New York state law already mandates universal testing of 1 and 2 year olds, so some of the additional screening, treatment, and environmental inspection costs resulting from the implementation of Intro. 205 should be attributed to the Lead Poisoning Prevention Act. These additional costs include:
Screening Estimates and Projections for the City
The most recent information provided by the Department of Health (DOH) on blood lead screening rates is for 1996.19 It reported the following rates for all five of New York City's boroughs:
This results in a weighted average screening rate of 41 percent for children under six years of age.20 Since the 1996 data is the most current available, our calculations take the 41 percent screening rate as the baseline.
If we apply the most recent screening rate to the estimated population under age six in New York City, then about 295,000 children are tested for lead each year. Intro. 205 calls for a 75 percent screening rate in 2000 raising the number of children screened by 245,000. In 2002, the screening target increases to 90 percent and would bring the total number of children screened to 648,000, or an additional 353,000 (Figure 6.1).
Incidence of Lead Poisoning in the City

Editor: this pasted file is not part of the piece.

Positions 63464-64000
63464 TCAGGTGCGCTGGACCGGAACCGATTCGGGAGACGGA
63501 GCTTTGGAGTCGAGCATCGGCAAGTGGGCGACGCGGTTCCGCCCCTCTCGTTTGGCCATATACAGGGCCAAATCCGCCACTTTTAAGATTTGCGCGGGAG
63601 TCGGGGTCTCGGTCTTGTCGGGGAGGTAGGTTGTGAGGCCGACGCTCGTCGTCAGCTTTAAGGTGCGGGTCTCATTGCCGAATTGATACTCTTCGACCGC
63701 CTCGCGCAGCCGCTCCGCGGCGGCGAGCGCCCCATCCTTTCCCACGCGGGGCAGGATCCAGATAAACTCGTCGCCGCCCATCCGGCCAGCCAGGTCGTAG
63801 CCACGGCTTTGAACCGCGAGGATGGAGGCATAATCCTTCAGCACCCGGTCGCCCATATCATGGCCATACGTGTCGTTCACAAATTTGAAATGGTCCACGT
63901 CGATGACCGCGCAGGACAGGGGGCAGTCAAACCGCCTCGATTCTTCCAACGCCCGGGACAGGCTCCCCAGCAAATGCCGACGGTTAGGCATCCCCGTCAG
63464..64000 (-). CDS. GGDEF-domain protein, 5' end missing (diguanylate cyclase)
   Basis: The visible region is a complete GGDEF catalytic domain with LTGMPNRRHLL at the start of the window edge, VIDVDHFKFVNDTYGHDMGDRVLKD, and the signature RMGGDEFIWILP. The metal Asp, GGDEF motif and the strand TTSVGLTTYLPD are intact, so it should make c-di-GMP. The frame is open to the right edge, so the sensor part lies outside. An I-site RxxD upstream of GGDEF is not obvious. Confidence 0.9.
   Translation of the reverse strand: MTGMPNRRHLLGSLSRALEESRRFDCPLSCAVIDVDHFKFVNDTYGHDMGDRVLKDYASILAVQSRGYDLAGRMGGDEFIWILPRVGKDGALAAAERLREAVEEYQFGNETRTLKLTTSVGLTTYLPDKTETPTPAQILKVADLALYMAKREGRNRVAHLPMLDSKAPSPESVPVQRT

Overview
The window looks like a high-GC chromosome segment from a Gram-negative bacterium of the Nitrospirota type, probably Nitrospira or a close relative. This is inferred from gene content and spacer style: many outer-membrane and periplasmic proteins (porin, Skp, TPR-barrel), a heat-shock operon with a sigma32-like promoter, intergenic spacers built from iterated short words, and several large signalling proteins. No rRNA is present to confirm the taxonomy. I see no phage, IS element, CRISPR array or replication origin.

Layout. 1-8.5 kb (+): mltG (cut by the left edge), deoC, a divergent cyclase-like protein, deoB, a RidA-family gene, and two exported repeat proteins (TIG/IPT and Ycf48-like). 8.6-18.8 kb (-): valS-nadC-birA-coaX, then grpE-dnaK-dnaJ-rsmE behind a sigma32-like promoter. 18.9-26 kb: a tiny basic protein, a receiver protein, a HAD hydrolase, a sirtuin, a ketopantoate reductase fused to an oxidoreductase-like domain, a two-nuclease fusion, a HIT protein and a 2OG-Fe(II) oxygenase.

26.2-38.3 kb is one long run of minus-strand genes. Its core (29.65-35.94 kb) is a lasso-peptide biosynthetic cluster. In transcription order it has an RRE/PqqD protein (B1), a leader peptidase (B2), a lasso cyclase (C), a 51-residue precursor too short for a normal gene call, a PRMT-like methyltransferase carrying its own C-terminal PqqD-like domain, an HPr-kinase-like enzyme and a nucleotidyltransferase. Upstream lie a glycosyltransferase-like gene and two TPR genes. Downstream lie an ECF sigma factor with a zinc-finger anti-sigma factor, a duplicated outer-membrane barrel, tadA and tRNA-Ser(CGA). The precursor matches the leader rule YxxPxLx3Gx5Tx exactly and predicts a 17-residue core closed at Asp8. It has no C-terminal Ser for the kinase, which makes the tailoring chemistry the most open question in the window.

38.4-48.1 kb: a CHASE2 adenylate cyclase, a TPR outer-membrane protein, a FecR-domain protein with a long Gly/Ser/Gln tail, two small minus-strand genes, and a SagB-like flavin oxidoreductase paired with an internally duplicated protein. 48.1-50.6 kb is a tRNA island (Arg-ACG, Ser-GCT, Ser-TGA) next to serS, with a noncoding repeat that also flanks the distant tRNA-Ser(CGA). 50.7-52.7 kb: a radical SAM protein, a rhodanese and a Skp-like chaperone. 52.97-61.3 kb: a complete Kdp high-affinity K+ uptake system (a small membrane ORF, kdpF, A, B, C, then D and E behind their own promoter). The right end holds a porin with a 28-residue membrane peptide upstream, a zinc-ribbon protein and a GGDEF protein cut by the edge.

According to the 1999 Preliminary Mayor's Management Report, in the first four months of fiscal year 1999, 516 cases of lead poisoning were reported.21 Last year during the same period, 591 cases were reported ending the year with a total of 1,167 cases. Overall the number of children diagnosed with elevated blood lead levels has declined by 42.3 percent from 1995, the apex of lead poisoning cases.22 However, the number of identified lead poisoning cases is largely dependent on the number of screenings performed. The last reported screening rates from DOH was 41 percent in 1996, whereas in 1995 it had been 63 percent; a decrease of 22 percentage points. It is difficult to determine if the decline in lead poisoning cases is due to fewer children being exposed or to the fact that fewer children are being screened for lead in the blood.
Whatever the reason for the decline in the incidence of lead poisoning, it is logical to expect a rise in the number of lead poisoning cases if more screenings are done. DOH generally expects about 0.8 percent of screenings to result in lead poisoning cases. Out of this 0.8 percent: